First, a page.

Archives May 2019

Birmingham’s resolute housing prices until 2020.

Birmingham’s resolute housing prices until 2020.

This is not a blog about nice places in Birmingham or the surrounding areas. That would be good. But this blog is about a report from Knight Frank, an estate agent in London, about the house prices in Birmingham showing their resoluteness in not responding to the housing crisis since 2009.

In that I mean the average price of houses around Birmingham have not only kept their value but have increased by 45% since 2009, and not only that but have risen 5%-10%, year on year, since 2015. In theory if you had a house that was worth £178,000 and it rose by 5% a year for 5 years. You would have made over £50,000. Which is not bad.

The report shows why this has happened. You can read it all here. (you are now departing from the regulatory website, Coleshill Mortgage Services or Quilter Group are not responsible for the accuracy for the linked site). Its quoted to say the following:

“– its relative affordability compared to other markets in the UK, especially those in the South of England. As the UK’s second-biggest business hub, Birmingham draws comparison with London, the financial centre of Europe. However, when looking at residential property prices, the difference is striking, with newbuild development prices in some central zones of the capital ranging from £1,000 to £2,000+ per sq ft, compared to around £300 to £450 per sq ft in central Birmingham. The affordability trend dovetails with the improvement in amenity and lifestyle in the city, making it a destination for young workers and families alike.”

It’s funny, because it is pretty simple social economics, affordable housing, a place where you can get a decent job, things to do and make your life more richer (in more ways than one) means that the price of housing goes up.

So where does it end. Well we are not sure, do we end up with another London, where house prices get beyond the average earner. Possibly. The idea of a free market is that it will in theory sort itself out. Competition in a free market, means as house prices increase, sales go down and then therefore prices go down a little, everything becomes more affordable, inflation catches up, peoples pay catches up. House prices go up. So on and so forth.

It doesn’t always work like that. At the moment, in terms of buying a house to hopefully increase in price, will always be a risk. It may happen, it may not, so make sure you understand what you are doing, and the risks involved.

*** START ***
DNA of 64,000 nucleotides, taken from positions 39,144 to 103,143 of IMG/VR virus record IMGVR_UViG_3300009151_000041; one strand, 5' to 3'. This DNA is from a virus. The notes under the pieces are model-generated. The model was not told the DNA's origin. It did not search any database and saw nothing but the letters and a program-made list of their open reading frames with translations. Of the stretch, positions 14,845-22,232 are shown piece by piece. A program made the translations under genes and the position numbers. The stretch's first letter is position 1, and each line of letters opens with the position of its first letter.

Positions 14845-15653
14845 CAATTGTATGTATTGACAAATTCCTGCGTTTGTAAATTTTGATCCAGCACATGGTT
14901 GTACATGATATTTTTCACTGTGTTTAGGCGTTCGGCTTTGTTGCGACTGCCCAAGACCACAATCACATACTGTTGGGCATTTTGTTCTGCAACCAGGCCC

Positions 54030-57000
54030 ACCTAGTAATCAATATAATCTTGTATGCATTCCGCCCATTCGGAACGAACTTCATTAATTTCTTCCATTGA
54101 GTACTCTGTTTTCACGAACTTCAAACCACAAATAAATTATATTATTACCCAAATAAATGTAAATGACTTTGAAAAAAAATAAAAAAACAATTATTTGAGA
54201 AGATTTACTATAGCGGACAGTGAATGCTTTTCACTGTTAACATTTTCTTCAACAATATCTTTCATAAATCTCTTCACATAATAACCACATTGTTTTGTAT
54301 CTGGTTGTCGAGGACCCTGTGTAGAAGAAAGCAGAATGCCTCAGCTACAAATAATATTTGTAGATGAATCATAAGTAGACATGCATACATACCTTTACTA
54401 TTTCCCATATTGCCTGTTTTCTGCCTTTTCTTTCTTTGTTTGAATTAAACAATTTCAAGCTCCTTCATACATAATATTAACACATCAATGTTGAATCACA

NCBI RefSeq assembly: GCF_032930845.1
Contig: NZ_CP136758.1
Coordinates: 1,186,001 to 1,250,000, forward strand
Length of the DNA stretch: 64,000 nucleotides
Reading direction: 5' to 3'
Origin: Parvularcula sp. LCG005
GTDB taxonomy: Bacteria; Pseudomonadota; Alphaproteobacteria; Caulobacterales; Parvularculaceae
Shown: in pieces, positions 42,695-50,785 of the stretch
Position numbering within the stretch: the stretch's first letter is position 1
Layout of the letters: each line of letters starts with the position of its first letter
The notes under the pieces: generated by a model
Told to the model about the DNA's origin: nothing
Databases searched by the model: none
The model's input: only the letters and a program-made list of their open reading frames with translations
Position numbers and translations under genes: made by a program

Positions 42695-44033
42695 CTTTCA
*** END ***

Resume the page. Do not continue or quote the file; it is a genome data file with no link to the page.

But at the moment the report forecasts a growth from now until 2020 in the Birmingham area, so it is always worth a look.

Your home may be repossessed if you do not keep up repayments on your mortgage.

 

Getting a longer mortgage. Make sure you know the facts!

Getting a longer mortgage. Make sure you know the facts!

There was an interesting article in the Observer last week or so. The main crux at the beginning of the article was about the fact that people getting approved for mortgages with a length of 40 years was increasing. Or more importantly had increased. And this was a real symbol of the times we live in today.

I have quoted it below:

“The growth in lenders offering mortgages of much longer terms has been swift. Just five years ago, less than 36% of mortgage products had a maximum time of 40 years, according to financial website Moneyfacts.co.uk. This has now risen to almost 51%.” Find the full article here

(you are now departing from the regulatory website, Coleshill Mortgage Services or Quilter Group are responsible for the accuracy for the linked site).

So what does this mean. Well it’s part of the issue that has been plaguing everyone with a standard job, a standard life. They cannot afford to buy property! Especially in London. The problem is it means that lenders are not getting the new customers they need to maintain growth. You know normal business stuff.

So the lenders in a desperate attempt to make mortgages much more affordable are offering mortgages at a much longer term. They used to average around 25 years. But now they are offering mortgages of up to 40 years. So what does it mean for people on these longer mortgages?

Well firstly, if you stay in the home you have bought and you pay your general mortgage payments for 40 years rather than a standard 25 years. That means if you bought it when you were 30 – The mortgage wont be paid off until you are 70!

Secondly if you want to move, how much equity will you own in the house? Take the following scenario: Your life and pay may have improved, and you had been in your original house for 12.5 years, on an average 25 year mortgage you would have been 50% through your mortgage. On a 40 year mortgage that is only around 25%. That’s a big difference. And if your house has not increased in value. Well you may struggle for that deposit when you sell. So you have to save again. And we have not even taken in interest rates.

And finally we get to interest rates. A longer term in your mortgage means more interest paid over time. Which essentially makes the product of the mortgage just flat out more expensive. So not only can you not afford a standard length mortgage and therefore go for something that is longer; to either reduce the monthly repayments or be accepted by the lender under the strict rules. The mortgage you can get accepted for is more expensive over time. Its really tough spot for people and families desperate to own their own home.

It really doesn’t look good, but when going for mortgage there is options, there always is. Make sure you speak to someone you trust and understands the mortgage market.